By Phil Buckley
A rare CAC Wirraway CA-3 Mark II is under rebuild within the Historical Aircraft Restoration Society’s
workshops at Albion Park Airport, south of Sydney in New South Wales, Australia. As most readers will know, the Wirraway is a highly modified variant of the North American NA-16 designed and manufactured by the Commonwealth Aircraft Corporation as a trainer and makeshift fighter/bomber during the early days of WWII for the Royal Australian Air Force. She rolled off CAC’s production line at their Fisherman’s Bend plant in Melbourne, Victoria with construction number 97. The RAAF formally accepted her as A20-99 in August 1940. This aircraft served during WWII in various flying schools: 2 SFTS, 5 SFTS and 18 Sqn. It suffered several minor incidents during this period, but survived to continue flying with the post-war RAAF, ending up at Point Cook.
In 1958 the aircraft had a significant accident which resulted in the RAAF striking the venerable trainer from their inventory and selling her for scrap. A civilian named Ralph Moyle acquired the hulk in 1960, taking her to his farm in Rainbow, Victoria storing her dismantled for a while before striking up a loan deal with a local RAAF Air Training Corps unit later that year for use as a ground-bound training aid. Eric Lundberg then acquired the aircraft in 1974. Lundberg’s goal was to rebuild this WWII veteran back to flying condition. Over the last several decades, various other individuals have joined the rebuild project along with people associated with HARS.
A few years ago, Eric Lundberg struck a joint venture deal with HARS to return ’99 to the sky. It was still pretty much a bare skeleton at this point, requiring a lot of additional work before she could see air under her wings again. A HARS volunteer team, supplemented by full time aviation professionals (e.g. sheetmetal workers), has powered on with the restoration, making a lot of progress in a short space of time. By 2016 their efforts saw the Wirraway sitting on its undercarriage again, with the fuselage and wing center section nearly fully restored. Both cockpits are being fitted out and estimated as being 80% complete, though the instrument panels are yet to be fully connected up. Re-fabricing the tailplanes is finished, as are repairs to the rudder, although that still needs refitting to the airframe. Historical Aircraft Engines of Brisbane has rebuilt the Pratt & Whitney R-1340 engine, which is now waiting to be mounted to the airframe’s firewall. Australian Air Props of Bankstown has restored the propeller.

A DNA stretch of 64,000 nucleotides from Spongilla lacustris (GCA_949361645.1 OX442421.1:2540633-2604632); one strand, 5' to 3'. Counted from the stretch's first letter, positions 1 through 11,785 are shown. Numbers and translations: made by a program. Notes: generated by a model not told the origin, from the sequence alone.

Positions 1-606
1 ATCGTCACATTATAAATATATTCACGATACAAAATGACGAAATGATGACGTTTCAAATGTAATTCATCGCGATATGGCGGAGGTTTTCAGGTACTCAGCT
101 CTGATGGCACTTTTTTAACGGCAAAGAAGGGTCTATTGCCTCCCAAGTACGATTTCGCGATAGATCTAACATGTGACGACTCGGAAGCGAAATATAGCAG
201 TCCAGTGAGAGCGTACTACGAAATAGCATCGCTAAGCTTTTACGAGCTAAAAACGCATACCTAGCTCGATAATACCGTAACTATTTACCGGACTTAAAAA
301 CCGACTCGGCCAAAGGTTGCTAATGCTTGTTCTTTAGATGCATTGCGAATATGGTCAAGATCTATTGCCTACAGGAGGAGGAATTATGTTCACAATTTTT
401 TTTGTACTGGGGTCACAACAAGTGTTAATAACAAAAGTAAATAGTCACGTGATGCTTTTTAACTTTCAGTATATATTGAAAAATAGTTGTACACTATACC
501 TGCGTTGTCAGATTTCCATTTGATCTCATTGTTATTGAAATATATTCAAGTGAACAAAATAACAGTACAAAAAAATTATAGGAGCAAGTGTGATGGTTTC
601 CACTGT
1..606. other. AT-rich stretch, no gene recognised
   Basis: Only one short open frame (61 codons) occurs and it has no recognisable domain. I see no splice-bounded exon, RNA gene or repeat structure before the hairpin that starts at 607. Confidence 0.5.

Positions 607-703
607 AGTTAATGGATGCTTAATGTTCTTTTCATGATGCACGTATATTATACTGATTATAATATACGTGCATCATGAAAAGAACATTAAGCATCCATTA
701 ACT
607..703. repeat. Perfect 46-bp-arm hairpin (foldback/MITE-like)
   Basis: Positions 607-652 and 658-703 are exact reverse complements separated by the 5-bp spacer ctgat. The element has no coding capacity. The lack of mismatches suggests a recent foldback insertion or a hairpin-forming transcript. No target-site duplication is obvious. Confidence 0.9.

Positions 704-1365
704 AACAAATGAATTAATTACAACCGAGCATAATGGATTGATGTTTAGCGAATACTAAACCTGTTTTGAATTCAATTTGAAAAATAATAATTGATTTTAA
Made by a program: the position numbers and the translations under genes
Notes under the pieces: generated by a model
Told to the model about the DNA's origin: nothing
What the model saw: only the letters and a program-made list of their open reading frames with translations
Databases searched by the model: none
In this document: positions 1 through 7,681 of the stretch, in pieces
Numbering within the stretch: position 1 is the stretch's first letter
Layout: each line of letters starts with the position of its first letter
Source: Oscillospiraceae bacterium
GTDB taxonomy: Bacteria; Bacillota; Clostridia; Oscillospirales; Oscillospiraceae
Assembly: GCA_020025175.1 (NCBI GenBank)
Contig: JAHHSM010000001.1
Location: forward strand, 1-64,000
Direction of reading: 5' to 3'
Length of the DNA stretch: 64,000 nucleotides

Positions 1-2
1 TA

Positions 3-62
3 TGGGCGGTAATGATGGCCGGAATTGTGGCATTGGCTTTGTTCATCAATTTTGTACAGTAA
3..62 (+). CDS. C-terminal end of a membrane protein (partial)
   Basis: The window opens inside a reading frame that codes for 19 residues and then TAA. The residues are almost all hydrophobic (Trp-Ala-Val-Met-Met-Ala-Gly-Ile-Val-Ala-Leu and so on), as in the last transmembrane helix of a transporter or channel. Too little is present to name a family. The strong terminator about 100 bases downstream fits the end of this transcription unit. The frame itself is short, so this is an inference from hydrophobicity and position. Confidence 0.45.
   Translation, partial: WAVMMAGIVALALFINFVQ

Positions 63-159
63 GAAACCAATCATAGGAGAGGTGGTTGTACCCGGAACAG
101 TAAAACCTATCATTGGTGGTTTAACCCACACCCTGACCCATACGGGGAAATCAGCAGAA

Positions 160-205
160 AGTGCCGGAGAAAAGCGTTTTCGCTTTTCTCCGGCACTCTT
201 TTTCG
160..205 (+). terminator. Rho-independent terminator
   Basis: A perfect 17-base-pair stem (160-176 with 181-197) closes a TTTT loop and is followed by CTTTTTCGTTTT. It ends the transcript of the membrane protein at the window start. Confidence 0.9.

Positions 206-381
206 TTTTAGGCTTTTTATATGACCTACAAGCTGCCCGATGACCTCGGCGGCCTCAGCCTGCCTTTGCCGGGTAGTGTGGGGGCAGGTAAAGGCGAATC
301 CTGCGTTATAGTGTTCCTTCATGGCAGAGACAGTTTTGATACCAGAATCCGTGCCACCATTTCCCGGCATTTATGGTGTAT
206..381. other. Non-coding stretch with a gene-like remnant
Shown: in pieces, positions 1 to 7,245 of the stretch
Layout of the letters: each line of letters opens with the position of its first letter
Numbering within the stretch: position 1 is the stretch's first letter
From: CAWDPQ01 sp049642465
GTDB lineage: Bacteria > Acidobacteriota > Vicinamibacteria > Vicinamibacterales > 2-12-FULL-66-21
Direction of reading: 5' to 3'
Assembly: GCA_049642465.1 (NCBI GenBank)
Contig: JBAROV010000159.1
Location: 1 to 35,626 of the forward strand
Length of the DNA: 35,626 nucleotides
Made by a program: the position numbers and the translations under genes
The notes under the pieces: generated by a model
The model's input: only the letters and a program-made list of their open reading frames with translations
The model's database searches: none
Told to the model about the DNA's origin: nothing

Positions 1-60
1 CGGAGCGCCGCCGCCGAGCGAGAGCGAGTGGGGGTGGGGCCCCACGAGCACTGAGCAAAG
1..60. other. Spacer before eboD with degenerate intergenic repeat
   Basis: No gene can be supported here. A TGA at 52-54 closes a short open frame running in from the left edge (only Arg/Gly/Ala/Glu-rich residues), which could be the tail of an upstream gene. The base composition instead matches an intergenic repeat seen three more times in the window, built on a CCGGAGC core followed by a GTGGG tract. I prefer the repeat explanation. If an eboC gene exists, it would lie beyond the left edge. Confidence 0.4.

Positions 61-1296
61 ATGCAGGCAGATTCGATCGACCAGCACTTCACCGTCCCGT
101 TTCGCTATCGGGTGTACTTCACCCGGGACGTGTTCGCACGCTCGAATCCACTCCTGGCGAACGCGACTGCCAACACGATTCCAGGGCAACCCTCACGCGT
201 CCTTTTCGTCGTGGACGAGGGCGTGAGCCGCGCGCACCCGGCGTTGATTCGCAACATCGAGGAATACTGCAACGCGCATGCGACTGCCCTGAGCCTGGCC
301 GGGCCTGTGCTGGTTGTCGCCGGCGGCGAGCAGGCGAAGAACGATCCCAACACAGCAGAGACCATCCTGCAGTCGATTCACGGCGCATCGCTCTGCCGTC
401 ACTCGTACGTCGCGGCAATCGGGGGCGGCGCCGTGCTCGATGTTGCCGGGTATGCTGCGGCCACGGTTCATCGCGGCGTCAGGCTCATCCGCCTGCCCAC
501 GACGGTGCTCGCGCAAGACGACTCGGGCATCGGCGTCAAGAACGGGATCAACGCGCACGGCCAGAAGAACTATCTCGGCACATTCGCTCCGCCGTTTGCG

The outboard wings are virtually complete and should be bolted on in October 2017. And that about sums up the progress so far. The HARS restoration team hope to have “99” airborne by Christmas 2017. WarbirdsNews will be sure to bring our readers further updates as major milestones are achieved.